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Ioniq launch will pay dividends

Created on 10/05/2017 @ 08:43
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Test Drive by Graham Breeze

It’s beginning to look like Hyundai’s brave step into the electric and hybrid sector will pay dividends – judging by the awards being handed to the all-new Ioniq.

With Nissan Leaf and Toyota Prius sales firmly in the target area Ioniq is the first car to offer hyrbrid, electric and plug-in hybrid alternatives.

And despite only being launched last October Ioniq is already proving popular with the experts with Fleet News naming it the greenest car and the best plug-in on the market for fleets.

Ioniq was also named best Small Hatch at the UK Car Of The Year Awards and excelled in the 2017 Carbuyer Magazine Awards scooping three awards as best hybrid, best road-tax exempt model and best car that’s cheap to insure sector.

So why is the Ioniq proving so popular? Quite simply it’s coming out on top of other recognised electric, hybrid and conventional petrol and diesel options because of its uniqueness and customer choice – offering three alternatives was a stroke of genius.

All three options are optimised for efficiency which along with stylish looks, full connectivity, safety measures, an eight-year battery warranty, and targeted pricing means it ticks all the customer boxes for both private and fleet buyers. Prices start at just £19,995.

On test was the hybrid version and it was soon easy to see why its popularity is growing thanks to fuel consumption figures of 83mpg and a range of 846 miles from a tank of petrol -  that’ enough to drive from Land’s End to John O’Groats without stopping to top up. It’s also tax free, thanks to CO2 emission figures of 79g/km.

The hybrid range starts at £19,995 for the SE 1.6 GDi, which includes standard features such as 15” alloys, DAB with Bluetooth, cruise control and rear parking sensors with rear view camera. Safety features include Autonomous Emergency Braking (AEB), Lane Keep Assist System (LKAS) and individual Tyre Pressure Monitoring System (TPMS).

Hybrid Premium 1.6 GDi, from £21,795, provides additional equipment over the SE, including keyless entry with push button start, heated front seats, heated steering wheel, Bi-Xenon headlamps with LED rear combination lamps and a driver’s supervision instrument cluster with 7” LCD display. Integrated satellite navigation with TomTom Live services, an Infinity audio system with Android Auto / Apple CarPlay and Wireless phone charging also feature as standard.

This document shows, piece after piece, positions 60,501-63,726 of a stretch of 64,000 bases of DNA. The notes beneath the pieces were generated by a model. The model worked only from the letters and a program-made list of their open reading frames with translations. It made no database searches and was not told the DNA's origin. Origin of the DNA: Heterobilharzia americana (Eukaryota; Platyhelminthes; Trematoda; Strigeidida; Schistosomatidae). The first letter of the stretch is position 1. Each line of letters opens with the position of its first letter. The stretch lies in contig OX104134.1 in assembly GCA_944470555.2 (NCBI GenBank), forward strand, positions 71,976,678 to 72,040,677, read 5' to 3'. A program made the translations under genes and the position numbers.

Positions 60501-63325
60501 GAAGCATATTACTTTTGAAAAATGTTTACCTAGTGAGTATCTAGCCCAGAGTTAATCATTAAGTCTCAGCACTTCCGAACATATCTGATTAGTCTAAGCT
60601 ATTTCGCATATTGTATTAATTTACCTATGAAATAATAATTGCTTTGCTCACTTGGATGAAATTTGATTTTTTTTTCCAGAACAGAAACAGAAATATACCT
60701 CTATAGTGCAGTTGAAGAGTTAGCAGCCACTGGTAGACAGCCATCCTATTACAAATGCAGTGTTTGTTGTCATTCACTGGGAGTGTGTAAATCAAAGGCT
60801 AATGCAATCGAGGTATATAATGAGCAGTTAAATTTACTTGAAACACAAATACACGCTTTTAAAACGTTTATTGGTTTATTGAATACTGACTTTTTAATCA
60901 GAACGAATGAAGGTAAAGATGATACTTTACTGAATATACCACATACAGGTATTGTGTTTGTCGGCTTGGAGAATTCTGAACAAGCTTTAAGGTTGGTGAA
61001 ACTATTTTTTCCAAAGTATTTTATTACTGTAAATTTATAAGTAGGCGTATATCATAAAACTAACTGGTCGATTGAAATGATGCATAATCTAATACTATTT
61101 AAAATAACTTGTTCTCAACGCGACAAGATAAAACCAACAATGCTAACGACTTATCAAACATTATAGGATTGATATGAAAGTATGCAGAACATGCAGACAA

From £23,595, Ioniq Hybrid Premium SE 1.6 GDi models benefit from enhanced comfort equipment such as leather seats with heated/ventilated front seats and heated outer rear seats, heated leather steering wheel and a driver power seat with Integrated Memory System.

Blind Spot Detection with Rear Cross Traffic Alert, Front Parking Assist and optional 17” alloy wheels round off this range topping trim.

You still experience that uneasy feeling when a car pulls away in silence until the petrol engine kicks in with a combination of a 1.6-litre, four cylinder petrol engine, a 34KW electric motor and an 8.9kWh lithium-ion battery coming together to give 139bhp. That means 0-62mph in 10.8 seconds.

The change from electric to petrol is barely noticeable and while there’s no neck-breaking torque to concern the driver there’s enough to ensure you can pull out to overtake with the confidence that there’s still a bit in reserve.

There’s a sports mode button which when engaged means you sip a bit more petrol and see the speedometer change to a rev counter in glowing orange colours as a reminder that you’re not saving quite as much of the planet as you were previously. 

In fairness Ioniq is the not the best-looking car I’ve driven recently. It handles well enough though, but you do have to get used to a snatchy braking system and a little too much wind and road noise.

The cabin is a comfortable place to be and Hyundai has not gone mad on futuristic design so everything is where you would expect it to be and switches clearly marked and easy to find.

Rear seat passengers reported comfortable seating though the sloping roof proved a problem for a six-footer. Boot space is impressive with a large opening area and even under-floor storage space.

Hyundai has a winner on its hands with the Ioniq. With fleet buyers looking to keep costs to the minimum this is a real option while the private buyer can’t help but be impressed by the low running costs.


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